Launched: the NSW Food Summit underway
THEY CAME FROM COUNCILS and health services, NGOs and universities, farms and government… and they filled the NSW Parliament House theatre to capacity. This was no convention of the curious. It was the launch event for the Sydney Food Fairness Alliance’s (SFFA) drive to develop a food policy for NSW.
The impetus from the well-attended launch will carry into a series of regional events spanning the region from the Inner West/Eastern Suburbs, the Macarthur region, Blue Mountains, The Illawarra and Central Coast. Centred around food issues affecting those regions, recommendations will flow from them to the SFFA’s Food Summit on October 22 and 23 this year.
The tall, shaven-headed figure of Greens MLC, Ian Cohen, opened proceedings with a presentation of the economic, livelihood and urban food security benefits of Sydney’s regional agriculture and the role played by the region’s small, family owned market gardens, orchards and other farming enterprises in sequestering carbon in the soil. It is many of these farms, Ian stressed, that the state government threatens with urbanisation. Ian acknowledged the presence of Paul Pearce MP, Labor member for Coogee, at the launch. Conspicuous by their absence was any representative of the Liberal Party.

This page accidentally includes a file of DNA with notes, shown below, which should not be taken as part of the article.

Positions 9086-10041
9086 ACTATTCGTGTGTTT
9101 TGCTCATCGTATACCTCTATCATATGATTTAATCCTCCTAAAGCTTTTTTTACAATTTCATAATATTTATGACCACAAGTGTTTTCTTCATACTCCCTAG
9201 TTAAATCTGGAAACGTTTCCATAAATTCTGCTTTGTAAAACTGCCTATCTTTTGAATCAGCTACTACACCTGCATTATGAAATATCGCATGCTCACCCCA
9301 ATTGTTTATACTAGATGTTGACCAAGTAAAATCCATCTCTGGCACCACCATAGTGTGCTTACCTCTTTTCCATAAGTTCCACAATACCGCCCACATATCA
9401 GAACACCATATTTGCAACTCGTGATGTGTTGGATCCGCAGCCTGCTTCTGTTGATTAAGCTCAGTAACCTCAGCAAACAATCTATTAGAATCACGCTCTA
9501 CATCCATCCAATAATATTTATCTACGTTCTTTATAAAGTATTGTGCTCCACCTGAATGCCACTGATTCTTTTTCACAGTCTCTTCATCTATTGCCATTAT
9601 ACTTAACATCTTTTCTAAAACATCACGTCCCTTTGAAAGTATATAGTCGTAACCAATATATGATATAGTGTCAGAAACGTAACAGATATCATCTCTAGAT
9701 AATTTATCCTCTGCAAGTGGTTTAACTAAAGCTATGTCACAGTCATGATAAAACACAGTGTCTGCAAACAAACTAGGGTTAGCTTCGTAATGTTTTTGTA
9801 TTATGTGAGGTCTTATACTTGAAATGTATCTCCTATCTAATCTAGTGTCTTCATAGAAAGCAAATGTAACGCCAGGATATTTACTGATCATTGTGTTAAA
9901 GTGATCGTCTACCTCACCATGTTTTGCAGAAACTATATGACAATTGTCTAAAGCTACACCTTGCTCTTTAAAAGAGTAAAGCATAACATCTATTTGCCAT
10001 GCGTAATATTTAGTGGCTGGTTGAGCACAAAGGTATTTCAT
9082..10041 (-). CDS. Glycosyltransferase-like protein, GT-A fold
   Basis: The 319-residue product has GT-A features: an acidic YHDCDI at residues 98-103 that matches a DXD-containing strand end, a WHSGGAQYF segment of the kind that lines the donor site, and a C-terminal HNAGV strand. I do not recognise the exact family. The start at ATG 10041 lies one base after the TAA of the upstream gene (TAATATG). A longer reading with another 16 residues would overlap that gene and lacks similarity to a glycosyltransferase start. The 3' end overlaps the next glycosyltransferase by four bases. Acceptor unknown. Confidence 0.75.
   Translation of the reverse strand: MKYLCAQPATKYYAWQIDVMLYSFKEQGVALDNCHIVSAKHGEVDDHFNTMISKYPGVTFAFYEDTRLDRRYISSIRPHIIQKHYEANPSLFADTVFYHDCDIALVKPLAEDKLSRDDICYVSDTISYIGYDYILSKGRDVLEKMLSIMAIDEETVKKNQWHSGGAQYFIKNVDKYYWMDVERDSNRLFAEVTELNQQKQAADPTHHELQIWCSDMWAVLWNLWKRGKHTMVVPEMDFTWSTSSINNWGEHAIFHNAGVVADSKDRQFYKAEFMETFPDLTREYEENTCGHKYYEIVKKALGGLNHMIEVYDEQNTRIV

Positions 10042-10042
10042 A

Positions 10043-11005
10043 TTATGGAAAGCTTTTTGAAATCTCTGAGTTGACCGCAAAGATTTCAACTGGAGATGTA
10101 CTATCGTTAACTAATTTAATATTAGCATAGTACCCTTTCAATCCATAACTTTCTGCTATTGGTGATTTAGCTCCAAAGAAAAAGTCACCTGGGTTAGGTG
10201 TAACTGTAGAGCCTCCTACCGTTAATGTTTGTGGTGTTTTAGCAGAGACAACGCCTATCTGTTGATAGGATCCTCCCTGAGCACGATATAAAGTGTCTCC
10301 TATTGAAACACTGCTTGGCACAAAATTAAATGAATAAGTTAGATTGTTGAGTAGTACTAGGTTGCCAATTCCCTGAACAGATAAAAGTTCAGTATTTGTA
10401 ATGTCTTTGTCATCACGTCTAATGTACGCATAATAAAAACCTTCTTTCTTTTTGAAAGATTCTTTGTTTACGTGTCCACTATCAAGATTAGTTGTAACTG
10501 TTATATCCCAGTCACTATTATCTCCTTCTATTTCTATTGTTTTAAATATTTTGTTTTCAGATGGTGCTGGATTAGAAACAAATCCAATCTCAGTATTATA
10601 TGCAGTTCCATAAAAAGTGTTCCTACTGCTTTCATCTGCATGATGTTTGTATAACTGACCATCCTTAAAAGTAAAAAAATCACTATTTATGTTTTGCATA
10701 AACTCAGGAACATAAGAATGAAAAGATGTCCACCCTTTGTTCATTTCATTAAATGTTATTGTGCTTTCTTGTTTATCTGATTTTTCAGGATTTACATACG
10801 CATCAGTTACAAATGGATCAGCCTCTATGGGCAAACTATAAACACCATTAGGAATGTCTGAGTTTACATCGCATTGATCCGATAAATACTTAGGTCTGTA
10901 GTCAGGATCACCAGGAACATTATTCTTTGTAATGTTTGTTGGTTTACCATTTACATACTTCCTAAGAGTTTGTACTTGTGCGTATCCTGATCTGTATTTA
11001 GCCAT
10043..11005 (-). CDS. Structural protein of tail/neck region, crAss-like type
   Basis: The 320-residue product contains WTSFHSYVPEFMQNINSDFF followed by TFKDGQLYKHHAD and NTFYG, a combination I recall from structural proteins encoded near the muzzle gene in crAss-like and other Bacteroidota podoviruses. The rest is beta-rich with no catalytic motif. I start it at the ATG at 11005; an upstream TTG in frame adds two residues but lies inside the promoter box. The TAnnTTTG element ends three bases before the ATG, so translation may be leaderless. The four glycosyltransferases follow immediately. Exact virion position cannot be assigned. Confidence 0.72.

It’s been a long road for Ian, from riding Byron Bay’s glassy swells to the dim corridors of the NSW parliament, and in that time he has done much to have Sydney’s urban fringe farmland retained as a local food source for the city.